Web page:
December 23, 2003
Creator of Linux Defends Its Originality
By STEVE LOHR
inus Torvalds, creator of the popular Linux computer operating system,
defended his work yesterday as not always lovely but original - and
certainly not copied, as a Utah company has contended.
The Utah company, the SCO Group, has begun sending out a round of
warning letters to large corporate users of Linux, which is distributed
free. The letters, dated Friday, assert that Linux, a variant of the
Unix operating system, violates an SCO license and copyright. SCO, based
in Lindon, Utah, owns the rights to the Unix operating system.
SCO has for months made the broad claim that Linux included large chunks
of copied Unix code. But the letters being sent out - urging companies
to stop using Linux or to pay SCO license fees - listed for the first
time more than 65 software files that "have been copied verbatim from
our copyrighted Unix code and contributed to Linux."
Mr. Torvalds began looking at these files, and their history, yesterday.
As a student in Finland, he wrote the original kernel of the Linux
operating system in 1991. Mr. Torvalds, who now lives in Silicon Valley,
has since continued to oversee the growth of the Linux project, which
relies on contributions from a worldwide network of programmers.
"Some of these files were written by me directly," Mr. Torvalds said in
an e-mail exchange, and so were not contributed to the Linux project by
third parties, including I.B.M.
which is being sued by SCO.
The files listed in SCO's letter are written in the C programming
language. Citing two files, "include/linux/ctype.h" and "lib/ctype.h,"
Mr. Torvalds said "some trivial digging shows that those files are
actually there in the original 0.01 distribution of Linux" in September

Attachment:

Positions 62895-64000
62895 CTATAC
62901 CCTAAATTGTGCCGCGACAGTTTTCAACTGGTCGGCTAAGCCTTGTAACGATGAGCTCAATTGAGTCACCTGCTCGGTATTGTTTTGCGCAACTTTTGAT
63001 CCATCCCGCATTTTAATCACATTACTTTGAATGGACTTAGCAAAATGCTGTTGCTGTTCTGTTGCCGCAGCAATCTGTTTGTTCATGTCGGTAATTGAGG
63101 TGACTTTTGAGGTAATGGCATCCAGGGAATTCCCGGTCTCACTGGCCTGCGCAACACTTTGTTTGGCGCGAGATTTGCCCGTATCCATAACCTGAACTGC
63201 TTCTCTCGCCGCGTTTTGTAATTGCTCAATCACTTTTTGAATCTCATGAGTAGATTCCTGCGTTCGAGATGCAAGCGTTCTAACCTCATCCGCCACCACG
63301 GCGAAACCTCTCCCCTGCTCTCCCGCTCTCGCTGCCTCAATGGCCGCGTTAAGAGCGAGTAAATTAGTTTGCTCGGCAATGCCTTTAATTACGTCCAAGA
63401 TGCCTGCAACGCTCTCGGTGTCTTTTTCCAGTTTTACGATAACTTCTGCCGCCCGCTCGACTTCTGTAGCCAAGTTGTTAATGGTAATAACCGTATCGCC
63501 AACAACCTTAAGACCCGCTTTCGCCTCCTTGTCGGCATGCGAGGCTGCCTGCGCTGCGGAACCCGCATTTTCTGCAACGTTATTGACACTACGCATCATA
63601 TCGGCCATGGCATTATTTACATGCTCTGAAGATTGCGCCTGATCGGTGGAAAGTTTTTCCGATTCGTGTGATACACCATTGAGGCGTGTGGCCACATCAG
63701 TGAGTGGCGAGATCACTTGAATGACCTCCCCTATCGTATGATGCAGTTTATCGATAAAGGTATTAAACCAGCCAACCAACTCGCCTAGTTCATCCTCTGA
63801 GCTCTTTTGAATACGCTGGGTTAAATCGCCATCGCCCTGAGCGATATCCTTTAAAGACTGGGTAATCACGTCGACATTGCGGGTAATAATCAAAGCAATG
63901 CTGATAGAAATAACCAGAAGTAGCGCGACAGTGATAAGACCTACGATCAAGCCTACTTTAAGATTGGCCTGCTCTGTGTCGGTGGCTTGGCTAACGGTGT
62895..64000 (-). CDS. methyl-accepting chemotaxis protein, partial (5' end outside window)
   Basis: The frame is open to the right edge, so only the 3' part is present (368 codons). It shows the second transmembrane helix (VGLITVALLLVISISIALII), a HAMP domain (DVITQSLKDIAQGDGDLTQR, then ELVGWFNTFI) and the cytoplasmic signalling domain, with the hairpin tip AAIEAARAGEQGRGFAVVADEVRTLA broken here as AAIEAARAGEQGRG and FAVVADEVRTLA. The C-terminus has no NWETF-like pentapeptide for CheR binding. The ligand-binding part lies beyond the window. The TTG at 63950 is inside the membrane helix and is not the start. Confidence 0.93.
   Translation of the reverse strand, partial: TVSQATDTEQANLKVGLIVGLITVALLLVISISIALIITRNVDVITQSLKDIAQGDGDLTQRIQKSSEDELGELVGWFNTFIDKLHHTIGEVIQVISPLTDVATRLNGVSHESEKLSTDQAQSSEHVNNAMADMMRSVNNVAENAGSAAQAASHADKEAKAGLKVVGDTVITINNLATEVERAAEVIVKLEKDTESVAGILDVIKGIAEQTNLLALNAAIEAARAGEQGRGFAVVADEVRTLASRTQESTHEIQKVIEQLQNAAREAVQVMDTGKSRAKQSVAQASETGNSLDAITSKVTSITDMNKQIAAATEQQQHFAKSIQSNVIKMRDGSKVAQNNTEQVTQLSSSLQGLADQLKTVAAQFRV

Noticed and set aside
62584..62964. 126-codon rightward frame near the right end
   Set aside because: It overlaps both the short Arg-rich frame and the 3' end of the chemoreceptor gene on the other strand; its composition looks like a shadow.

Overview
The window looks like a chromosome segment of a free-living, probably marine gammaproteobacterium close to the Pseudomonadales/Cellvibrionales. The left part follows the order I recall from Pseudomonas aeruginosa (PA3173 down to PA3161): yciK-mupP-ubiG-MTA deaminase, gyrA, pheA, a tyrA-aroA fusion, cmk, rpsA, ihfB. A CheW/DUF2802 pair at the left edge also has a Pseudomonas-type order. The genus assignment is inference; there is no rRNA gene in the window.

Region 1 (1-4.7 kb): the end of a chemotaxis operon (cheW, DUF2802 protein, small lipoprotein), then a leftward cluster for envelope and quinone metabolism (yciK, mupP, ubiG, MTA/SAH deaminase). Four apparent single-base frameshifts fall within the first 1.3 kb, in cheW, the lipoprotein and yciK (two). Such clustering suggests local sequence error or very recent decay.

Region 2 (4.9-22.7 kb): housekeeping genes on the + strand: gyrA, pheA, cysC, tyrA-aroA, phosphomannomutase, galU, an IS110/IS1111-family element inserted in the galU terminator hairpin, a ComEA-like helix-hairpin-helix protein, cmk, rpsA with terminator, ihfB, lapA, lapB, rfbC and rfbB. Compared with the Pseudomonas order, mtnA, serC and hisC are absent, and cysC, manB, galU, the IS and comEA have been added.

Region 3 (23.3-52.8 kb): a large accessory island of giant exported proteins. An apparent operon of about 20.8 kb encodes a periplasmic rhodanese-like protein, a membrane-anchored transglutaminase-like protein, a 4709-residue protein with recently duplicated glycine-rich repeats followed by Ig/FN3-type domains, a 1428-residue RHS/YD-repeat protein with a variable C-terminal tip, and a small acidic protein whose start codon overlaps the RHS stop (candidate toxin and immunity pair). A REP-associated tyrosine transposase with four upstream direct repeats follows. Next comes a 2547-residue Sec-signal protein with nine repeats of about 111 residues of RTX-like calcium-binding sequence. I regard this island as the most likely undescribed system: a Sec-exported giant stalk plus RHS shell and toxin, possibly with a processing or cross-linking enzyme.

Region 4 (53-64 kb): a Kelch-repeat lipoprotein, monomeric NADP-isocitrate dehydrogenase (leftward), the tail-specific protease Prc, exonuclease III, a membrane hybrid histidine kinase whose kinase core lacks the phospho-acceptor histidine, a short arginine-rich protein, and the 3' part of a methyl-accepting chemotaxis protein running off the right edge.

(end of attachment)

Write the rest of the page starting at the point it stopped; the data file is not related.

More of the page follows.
"I wrote them," Mr. Torvalds noted, "and looking at the original ones
I'm a bit ashamed."
He observed that some of the macros, or programming shortcuts, are "so
horribly ugly that I wouldn't admit to writing them if it wasn't because
somebody else claimed to have done so ;)" - ending his comment with the
e-mail symbol for winking and smiling.
Mr. Torvalds's talent as a communicator, including his self-deprecating
humor, is one reason for the remarkable progress of the Linux project.
But Mr. Torvalds is also clearly angered by SCO's accusation that much
of Linux was merely copied. "In short," Mr. Torvalds said, "for the
files where I personally checked the history, I can definitely say that
those files were trivially written by me personally, with no copying
from any Unix code, ever.
"I can show, and SCO should have been able to see, that the list they
show clearly shows original work, not copied."
Darl C. McBride, the chief executive of SCO, said he stood by the
company's assertions. He said that a Linux expert who will testify in
the SCO suit against I.B.M., which was filed last March, went over the
code closely. "As a social revolutionary, Linus Torvalds is a genius,"
Mr. McBride said. "But at the speed the Linux project has gone forward
something gets lost along the way in terms of care with intellectual
The dispute over the Unix and Linux heritage became even more tangled
yesterday when Novell, a software company, announced it had filed with
the United States Patent and Trademark Office for copyright on some of
the same Unix code for which SCO claims the rights.